So I assume we are looking at radio aerials that can be seen sticking up from amongst the men? The man at the very front appears to have one piece of insignia on his shoulder, but I"m not sure what it is as it doesn't look like a crown. George Laws has a fairly steady hand here considering he is on a rolling craft in unsettled seas.
Great material here and very interesting - there's not enough stuff around on AFPU and I for one will be getting a copy of Nigel's book now my attention has been brought to it. I too wish the IWM had more material online. Thanks to all posters involved.
Sorry I must have clicked the send button too soon in connection with the men on a 4 Commando LCA filmed by George Laws and with whom I was in contact for about 5 years. George gave me a lot of information on his 3 rolls of D Day film. I was also very fortunate to meet Joe Burnett on 6 June 2008 and he gave me the names of a lot of the commandos on his LCA. His troop was 'A' Troop 4 Commando, heavy weapons. I have analysed the entire 3 rolls and worked out exactly where each frame was shot. A few other commandos in this film have also been identified. I started all this research in about 1995 and one day it should come out as a book. I have written most of it already and some of it was used in the Channel 4 documentary DDay as it Happens which I worked on for about 6 months. Let me know if there is information you would like to have. I could send the identities given to me by Joe Burnett. Regards, Colin.
Welcome to the forum Colin, it's great to see you here. I'm looking forward to your book whenever it should come out. There was a sample of your work on the BBC D-Day program you mention which I thought was just terrific. Colin comments on his research part way down this 2013 article from The Telegraph:
D-Day: How technology can bring history to life
Hi. I'm Sgt Wilkes's (Bert) grandson. I was just searching the web, as I am sorting through some of my grandfathers document from the war currently. He was Sgt A.E.Wilkes (Albert Edward Wilkes sports photographer) and a member of No.5 AFPU. Just to let you know, according to my research he did not go in to Normandy until D + 4. He was trained in film at Pinewood Studios with the AFPU and took film footage during the European Campaign as well as stills. The known footage he took is listed on the imperial war museums site. There are a lot of his photo's available through the Imperial War museum and we also have a lot of his photo's. In the documents I'm sorting at the moment there are a few private photo's of their trip to Berlin and there place they where billeted. There are a few of the unit relaxing. I'm trying to get my dad to id who he can in the pictures as granddad passed away aged 90 some years ago. There is a book being written about West Bromwich in the War and as Grandad was from there he will feature in it. If you have any information on him or would like copies of the photo's I have, please let me know.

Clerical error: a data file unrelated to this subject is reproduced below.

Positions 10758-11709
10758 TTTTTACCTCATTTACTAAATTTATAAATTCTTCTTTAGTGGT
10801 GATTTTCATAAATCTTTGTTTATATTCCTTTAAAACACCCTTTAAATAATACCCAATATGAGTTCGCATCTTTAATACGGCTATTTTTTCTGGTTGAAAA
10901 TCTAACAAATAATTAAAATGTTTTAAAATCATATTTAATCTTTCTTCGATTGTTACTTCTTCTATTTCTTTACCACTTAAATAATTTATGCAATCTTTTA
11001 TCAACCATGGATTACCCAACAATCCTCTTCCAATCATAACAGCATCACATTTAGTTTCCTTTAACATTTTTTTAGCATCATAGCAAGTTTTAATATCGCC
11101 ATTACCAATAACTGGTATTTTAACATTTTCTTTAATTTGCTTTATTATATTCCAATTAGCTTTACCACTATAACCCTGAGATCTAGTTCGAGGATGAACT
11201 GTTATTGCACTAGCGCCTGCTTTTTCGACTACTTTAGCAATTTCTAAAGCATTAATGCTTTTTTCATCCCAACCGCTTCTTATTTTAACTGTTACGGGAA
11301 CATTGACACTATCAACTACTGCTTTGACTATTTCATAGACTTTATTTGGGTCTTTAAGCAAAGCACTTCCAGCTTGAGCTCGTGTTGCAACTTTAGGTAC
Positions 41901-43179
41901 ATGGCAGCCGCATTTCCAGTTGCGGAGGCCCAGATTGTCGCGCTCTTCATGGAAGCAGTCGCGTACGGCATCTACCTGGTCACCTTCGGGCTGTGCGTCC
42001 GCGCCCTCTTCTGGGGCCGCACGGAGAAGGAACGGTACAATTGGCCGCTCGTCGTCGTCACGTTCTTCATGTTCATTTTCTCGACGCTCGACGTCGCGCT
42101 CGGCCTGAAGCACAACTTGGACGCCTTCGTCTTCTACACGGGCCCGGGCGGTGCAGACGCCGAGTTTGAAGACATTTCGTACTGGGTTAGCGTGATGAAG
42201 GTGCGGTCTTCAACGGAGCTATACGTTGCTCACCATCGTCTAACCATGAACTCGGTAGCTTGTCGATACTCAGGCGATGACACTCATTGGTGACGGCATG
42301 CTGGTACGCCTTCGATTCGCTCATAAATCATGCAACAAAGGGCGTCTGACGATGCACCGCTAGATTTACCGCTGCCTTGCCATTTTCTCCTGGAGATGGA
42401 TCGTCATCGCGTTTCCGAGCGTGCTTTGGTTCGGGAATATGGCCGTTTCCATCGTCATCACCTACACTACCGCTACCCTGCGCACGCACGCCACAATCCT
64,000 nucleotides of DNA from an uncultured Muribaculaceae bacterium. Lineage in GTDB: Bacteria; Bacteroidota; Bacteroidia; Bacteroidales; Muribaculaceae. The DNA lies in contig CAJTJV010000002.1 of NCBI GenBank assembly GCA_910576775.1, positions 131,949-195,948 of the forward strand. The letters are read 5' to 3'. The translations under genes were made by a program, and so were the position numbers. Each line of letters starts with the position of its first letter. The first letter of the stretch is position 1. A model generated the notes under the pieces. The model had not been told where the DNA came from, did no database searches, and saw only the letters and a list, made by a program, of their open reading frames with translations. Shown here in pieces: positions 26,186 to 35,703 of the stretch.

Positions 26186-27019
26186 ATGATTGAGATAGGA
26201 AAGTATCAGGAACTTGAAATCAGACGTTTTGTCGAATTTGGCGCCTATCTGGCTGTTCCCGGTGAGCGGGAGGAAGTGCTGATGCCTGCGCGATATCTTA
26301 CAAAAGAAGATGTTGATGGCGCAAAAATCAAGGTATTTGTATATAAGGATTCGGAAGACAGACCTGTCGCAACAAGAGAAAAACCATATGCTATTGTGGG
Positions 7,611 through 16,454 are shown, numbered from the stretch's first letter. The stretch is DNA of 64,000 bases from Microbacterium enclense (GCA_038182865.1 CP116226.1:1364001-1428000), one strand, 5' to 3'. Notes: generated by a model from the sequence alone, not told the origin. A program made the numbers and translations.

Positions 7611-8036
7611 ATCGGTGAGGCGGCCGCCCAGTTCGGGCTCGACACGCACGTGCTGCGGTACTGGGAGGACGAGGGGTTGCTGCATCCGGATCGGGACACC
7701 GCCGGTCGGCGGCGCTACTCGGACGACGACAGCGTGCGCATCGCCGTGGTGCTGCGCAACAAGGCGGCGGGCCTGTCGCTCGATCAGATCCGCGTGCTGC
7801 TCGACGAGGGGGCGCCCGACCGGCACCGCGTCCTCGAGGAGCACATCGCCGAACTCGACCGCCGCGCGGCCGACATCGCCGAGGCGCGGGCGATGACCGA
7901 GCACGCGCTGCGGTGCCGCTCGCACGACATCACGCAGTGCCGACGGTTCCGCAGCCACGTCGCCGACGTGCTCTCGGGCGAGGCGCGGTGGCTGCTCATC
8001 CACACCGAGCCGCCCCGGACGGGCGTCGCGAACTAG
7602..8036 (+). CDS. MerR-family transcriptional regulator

Welcome to the forum Simon. It's great to hear your grandfather, Sgt. Albert Edward Wilkes, and his experience as an AFPU photographer during the war will be featured in the West Bromwich book. I can't imagine there are many of these men left now. The AFPU Association web site seems to be off line as well?
Glass, Lieutenant D.C. (Donald)
Separate names with a comma.